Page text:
A 22-year-old college dropout named Peeyush Shrivastava is trying to streamline a specific type of medical test in an effort to save time and money during their stay.
The specific problem Shrivastava and his team are tying to solve is how doctors examine patients with chest pain, which is the leading cause for an ER visit that results in discharge for adults 45 and older. This comes from a study by the Agency for Healthcare Research and Quality.
CNN looked at the scope of the problem:
“A recent study in the journal JAMA Internal Medicine showed that extensive testing combined with an overnight stay can take as long as 28 hours. And the mean cost for chest pain visits is estimated to be $1,527 per patient, with a total of nearly $7 billion in direct costs for treating chest pain across all American hospitals, according to a 2015 study.”
Doctors treating chest pain have to identify whether the issue is a cardiac or non-cardiac issue. Shrivastava says he wants to make that a much easier process, telling CNN, “Five years from now, we want to be known as the ER standard for ruling in or ruling out cardiac chest pain versus non-cardiac chest pain.”
Shrivastava’s story began as a high schooler when he interned at a lab at Ohio State that looked at the molecular biology of the heart. After high school, Shrivastava enrolled at OSU and with his friends Vineet Erasala and Manny Setegn, started a company called Genetesis.
After dropping out of school, Shrivastava and his team identified an issue: The tests doctors have to perform on patients with chest pain in order to rule out a more serious problem are complicated and cause patients and hospitals precious time and money.
So Shrivastava and co. have come up with a 3-D scanner that will quickly map out a rendering of the patient’s heart for inspection.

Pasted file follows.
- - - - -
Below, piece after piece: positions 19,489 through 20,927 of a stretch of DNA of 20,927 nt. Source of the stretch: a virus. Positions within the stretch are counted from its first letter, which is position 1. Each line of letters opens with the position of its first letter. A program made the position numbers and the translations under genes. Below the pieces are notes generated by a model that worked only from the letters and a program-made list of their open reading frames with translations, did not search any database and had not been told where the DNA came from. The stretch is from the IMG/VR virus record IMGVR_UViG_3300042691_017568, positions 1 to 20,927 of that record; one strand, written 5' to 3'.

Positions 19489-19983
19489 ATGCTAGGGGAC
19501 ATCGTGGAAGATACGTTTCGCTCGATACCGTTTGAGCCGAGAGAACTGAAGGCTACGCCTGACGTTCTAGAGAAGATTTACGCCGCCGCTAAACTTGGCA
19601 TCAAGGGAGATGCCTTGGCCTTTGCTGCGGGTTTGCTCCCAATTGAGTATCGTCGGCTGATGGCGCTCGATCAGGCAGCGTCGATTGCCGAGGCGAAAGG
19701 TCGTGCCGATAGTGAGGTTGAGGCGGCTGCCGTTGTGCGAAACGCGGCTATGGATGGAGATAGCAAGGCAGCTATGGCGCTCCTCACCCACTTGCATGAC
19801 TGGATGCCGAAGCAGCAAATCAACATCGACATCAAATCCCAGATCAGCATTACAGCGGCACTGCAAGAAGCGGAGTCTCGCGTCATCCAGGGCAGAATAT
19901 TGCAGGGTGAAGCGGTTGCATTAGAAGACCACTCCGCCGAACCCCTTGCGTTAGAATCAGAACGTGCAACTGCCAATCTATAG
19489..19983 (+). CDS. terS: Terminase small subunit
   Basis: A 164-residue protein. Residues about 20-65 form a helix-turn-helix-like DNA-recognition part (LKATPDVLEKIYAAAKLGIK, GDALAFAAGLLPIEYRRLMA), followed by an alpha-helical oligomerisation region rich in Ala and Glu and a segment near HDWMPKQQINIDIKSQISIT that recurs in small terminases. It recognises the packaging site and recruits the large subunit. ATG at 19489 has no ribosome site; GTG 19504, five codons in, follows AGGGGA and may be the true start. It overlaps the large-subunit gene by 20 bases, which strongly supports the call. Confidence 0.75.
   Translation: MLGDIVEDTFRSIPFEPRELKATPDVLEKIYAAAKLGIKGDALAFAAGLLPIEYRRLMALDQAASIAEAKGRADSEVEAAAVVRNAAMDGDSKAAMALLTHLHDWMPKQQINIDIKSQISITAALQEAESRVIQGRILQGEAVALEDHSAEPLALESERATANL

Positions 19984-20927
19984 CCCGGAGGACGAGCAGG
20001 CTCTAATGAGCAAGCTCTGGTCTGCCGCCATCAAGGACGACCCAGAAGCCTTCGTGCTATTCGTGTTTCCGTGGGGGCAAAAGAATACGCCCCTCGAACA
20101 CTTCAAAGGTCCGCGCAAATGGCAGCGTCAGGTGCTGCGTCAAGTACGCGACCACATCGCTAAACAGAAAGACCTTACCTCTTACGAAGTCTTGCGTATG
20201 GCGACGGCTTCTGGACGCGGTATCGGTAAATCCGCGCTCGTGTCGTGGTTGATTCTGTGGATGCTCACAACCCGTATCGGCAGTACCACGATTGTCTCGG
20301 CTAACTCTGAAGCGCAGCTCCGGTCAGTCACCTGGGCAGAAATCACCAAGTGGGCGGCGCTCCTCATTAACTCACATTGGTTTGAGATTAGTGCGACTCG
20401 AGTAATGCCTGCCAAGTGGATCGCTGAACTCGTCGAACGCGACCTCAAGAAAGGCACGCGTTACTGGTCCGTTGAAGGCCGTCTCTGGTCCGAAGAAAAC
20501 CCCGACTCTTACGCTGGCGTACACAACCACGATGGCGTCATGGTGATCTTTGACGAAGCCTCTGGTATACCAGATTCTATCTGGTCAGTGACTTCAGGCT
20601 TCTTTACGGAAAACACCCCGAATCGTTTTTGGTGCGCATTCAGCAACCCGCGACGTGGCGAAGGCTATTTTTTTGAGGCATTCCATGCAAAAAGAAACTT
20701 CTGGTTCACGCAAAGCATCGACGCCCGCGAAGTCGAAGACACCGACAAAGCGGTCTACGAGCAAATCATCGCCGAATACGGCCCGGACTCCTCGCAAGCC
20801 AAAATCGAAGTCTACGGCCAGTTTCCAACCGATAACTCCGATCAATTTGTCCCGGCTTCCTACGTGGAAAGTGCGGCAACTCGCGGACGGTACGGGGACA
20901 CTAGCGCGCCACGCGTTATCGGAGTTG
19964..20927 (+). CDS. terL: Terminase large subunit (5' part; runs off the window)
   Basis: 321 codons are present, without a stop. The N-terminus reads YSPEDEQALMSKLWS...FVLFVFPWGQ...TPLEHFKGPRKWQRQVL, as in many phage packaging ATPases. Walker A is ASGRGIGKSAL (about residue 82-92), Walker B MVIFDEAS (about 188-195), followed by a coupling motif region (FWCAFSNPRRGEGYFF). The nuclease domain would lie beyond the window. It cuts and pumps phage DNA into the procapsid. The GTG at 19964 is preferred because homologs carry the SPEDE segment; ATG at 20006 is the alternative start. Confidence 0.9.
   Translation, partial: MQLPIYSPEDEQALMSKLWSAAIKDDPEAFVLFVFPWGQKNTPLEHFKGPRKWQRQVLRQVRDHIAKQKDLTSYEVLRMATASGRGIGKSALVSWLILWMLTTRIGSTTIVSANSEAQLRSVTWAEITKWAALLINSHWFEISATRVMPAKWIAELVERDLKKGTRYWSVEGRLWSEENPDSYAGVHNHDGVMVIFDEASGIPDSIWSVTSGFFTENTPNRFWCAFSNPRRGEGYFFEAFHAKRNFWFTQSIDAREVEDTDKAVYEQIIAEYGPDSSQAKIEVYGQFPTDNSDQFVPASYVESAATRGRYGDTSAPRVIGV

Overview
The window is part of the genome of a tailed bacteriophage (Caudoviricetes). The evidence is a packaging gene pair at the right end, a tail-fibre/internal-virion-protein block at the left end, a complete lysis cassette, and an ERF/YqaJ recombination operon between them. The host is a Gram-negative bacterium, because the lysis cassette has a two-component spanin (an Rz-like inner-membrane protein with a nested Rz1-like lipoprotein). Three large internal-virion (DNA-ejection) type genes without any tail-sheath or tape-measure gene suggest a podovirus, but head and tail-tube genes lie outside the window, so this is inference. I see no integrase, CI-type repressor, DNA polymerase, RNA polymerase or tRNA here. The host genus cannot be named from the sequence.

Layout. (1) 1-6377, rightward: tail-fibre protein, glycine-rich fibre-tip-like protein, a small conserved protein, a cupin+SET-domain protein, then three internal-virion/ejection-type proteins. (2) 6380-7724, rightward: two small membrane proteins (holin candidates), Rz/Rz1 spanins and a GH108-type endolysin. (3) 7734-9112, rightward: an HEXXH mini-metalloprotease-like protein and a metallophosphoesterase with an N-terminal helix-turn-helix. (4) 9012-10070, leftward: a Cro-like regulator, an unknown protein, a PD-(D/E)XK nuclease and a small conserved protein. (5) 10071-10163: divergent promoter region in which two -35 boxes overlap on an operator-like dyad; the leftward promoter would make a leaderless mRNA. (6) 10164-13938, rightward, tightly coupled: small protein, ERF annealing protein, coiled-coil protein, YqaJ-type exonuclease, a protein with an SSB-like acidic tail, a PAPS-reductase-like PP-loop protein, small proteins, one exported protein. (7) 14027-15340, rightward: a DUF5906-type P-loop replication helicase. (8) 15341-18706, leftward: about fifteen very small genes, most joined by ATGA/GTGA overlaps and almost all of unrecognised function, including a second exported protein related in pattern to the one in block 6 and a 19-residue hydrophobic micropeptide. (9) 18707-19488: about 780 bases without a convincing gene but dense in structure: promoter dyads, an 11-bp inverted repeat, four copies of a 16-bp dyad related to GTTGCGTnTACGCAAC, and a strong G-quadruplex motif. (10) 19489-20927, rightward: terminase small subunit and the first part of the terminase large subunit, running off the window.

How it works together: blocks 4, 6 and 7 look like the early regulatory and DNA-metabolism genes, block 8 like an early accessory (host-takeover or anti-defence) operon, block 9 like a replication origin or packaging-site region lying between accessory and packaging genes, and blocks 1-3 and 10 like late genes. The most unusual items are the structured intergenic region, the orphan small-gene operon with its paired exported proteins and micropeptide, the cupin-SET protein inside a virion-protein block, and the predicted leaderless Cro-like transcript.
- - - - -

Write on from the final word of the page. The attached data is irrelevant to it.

“Shrivastava says his company’s scanner, called Faraday, can dramatically speed up that process, do it more accurately and make it more comfortable for the patient. It uses artificial intelligence to create thousands of 3-D maps of a patient’s heart to tell doctors what is, or isn’t, causing chest pain.”
Obviously when it comes to heart health, safety is a priority. You don’t want to use a medical tool that will cause further damage to an ailing heart, or hurt a completely healthy heart. Shrivastava assured CNN that his Faraday scanner has no negative side effects:
“The beauty of magnetic fields is, they are undistorted by the lungs, by the skin, so the signal you’re getting is very high-fidelity. It’s very pure. So you can hold sensors right above the chest and still get that high-quality signal. No radiation. No contact. No nothing.”
Dr. Margarita Pena of St. Johns told CNN that this technology could change the future of heart treatment:
“If accuracy comes through, it will be a game-changer. If it’s just as accurate as a stress test, it will cut down the patient’s length of stay, costs to hospitals, and it will be safer because it could cut down on risks like hospital-acquired infections, radioactive dye and possible treadmill injury… It’s like a super EKG.”
Right now, Shrivastava and his Genetesis team are securing investments and improving their technology, but their 3-D tech could provide doctors and patients with a crucial tool. Shrivastava outlined his vision for his company:
“We want this to be treated as the ER standard not just for chest pain or cardiac-related abnormalities. This is a technology that is not specific to any organ. Any organ that emits a magnetic field should be able to be mapped by our device.”
This could really be a game changer.